Officer James M. Golden, III of the Greensboro Police Department testified that he responded to Officer Friel's location and placed defendant in the back of his marked police cruiser. He transported defendant to the Pinecroft Sports Club, located between one half mile to one mile from Officer Friel's location. He then transported defendant to the police station after the identification was made.    During defendant's trial, William Carpenter testified as to the identification that he made of defendant shortly after the incident and made an in-court identification of defendant. Though defendant made a pre-trial motion to suppress identification evidence, he did not, during trial, object to testimony about the identification on the night of the crime or the in-court identification.
    Our Supreme Court has held that a pretrial motion to suppress, a type of motion in limine, is not sufficient to preserve for appeal the issue of admissibility of evidence. State v. Roache, 358 N.C. 243, 292, 595 S.E.2d 381, 413 (2004). A defendant must also object to the admission of the challenged evidence when it is offered at trial to preserve the issue for appeal. Id. In the instant case, defendant did not object to the identification evidence about which he now complains on appeal. As such, the issue has not been properly preserved for appeal.
    Even assuming arguendo that the issue had been preserved, the trial court did not err in permitting William Carpenter to make an in-court identification of defendant. “Identification evidence must be excluded as violating a defendant's right to due process where the facts reveal a pretrial identification procedure so impermissibly suggestive that there is a very substantial likelihood of irreparable misidentification.” State v. Harris, 308 N.C. 159, 162, 301 S.E.2d 91, 94 (1983). The practice of a show-up identification -- showing a suspect alone to a victim rather than in a lineup _ may be “inherently suggestive.” State v. Oliver, 302N.C. 28, 44-45, 274 S.E.2d 183, 194 (1981). However, even a suggestive identification procedure does not render a subsequent in-court identification inadmissible if the totality of the circumstances indicates the in-court identification is reliable. State v. McMillian, 147 N.C. App. 707, 710, 557 S.E.2d 138, 141 (2001). Circumstances to be considered include (1) the opportunity of the witness to view the perpetrator at the time of the offense, (2) the degree of attention of the witness, (3) the accuracy of a prior description of the perpetrator by the witness, (4) the level of certainty demonstrated by the witness at the time of the identification, and (5) the length of time between the crime and the identification. State v. Powell, 321 N.C. 364, 369, 364 S.E.2d 332, 335 (1988).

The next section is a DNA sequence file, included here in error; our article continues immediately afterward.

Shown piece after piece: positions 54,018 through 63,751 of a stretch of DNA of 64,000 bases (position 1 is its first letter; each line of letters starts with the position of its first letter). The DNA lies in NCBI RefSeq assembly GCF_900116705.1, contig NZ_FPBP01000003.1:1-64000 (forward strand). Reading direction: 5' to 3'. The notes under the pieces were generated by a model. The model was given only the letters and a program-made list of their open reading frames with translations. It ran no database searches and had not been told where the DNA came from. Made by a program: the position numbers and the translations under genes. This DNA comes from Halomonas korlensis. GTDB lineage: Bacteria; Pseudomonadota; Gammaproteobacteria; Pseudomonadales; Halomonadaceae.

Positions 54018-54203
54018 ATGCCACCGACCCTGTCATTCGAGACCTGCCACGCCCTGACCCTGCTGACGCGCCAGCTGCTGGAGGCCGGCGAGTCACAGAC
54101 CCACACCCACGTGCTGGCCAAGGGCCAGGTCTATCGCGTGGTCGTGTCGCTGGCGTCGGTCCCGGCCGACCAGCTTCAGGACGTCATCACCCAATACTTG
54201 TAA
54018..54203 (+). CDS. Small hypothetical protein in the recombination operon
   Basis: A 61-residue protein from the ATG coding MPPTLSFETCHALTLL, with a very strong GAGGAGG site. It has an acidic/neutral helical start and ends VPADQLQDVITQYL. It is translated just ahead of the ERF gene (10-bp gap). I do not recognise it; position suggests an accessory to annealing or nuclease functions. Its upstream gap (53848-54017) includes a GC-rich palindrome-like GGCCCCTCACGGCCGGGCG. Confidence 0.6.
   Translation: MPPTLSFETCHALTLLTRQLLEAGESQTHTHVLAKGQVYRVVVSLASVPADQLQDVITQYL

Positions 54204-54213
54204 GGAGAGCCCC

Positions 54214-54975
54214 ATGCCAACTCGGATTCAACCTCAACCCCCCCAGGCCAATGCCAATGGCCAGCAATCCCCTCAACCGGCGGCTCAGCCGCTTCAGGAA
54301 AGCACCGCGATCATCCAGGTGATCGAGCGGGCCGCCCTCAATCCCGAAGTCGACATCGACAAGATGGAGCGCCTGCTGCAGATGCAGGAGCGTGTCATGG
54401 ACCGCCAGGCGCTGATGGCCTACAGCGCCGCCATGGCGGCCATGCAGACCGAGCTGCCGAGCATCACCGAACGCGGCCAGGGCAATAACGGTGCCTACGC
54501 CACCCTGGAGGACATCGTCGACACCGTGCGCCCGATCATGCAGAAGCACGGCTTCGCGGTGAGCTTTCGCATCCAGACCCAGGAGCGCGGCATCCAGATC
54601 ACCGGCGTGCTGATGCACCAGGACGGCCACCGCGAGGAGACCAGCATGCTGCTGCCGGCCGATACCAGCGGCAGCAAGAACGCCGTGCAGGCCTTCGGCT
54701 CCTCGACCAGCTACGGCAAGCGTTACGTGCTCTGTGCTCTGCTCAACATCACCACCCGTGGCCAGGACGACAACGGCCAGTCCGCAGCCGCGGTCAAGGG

Application of these factors to the facts in the present case demonstrates that Carpenter's in-court identification was reliable. The evidence is uncontradicted that the parking lot of the sports club was well-illuminated by lighting from the club, street lights, and the club's marquee. Officer Taylor described the lighting as sufficient to enable one to discern distinct facial features. Carpenter viewed his assailant at arm's length. The assailant's face was undisguised and Carpenter's view was unobstructed. The police officers apprehended defendant within minutes after the crime occurred and not far from the scene of the crime. Defendant fit the description given by Carpenter. Carpenter immediately and positively identified defendant as a perpetrator when he was brought back to the scene. This assignment of error is overruled.    By his remaining assignment of error, defendant contends the court erred by allowing the joinder for trial of the indictments charging defendant with possession of a firearm by a felon and with robbery with a dangerous weapon. We dismiss this assignment of error because defendant consented to joinder of the offenses for trial. “A defendant is not prejudiced by the granting of relief which he has sought or by error resulting from his own conduct.” N.C.G.S. § 15A-1443(c) (2003). Appellate review, including for plain error, is not available in this situation. See State v. Wilkinson, 344 N.C. 198, 213, 474 S.E.2d 375, 383 (1996).
    No error.
    Judges TIMMONS-GOODSON and CALABRIA concur.
    Report per Rule 30(e).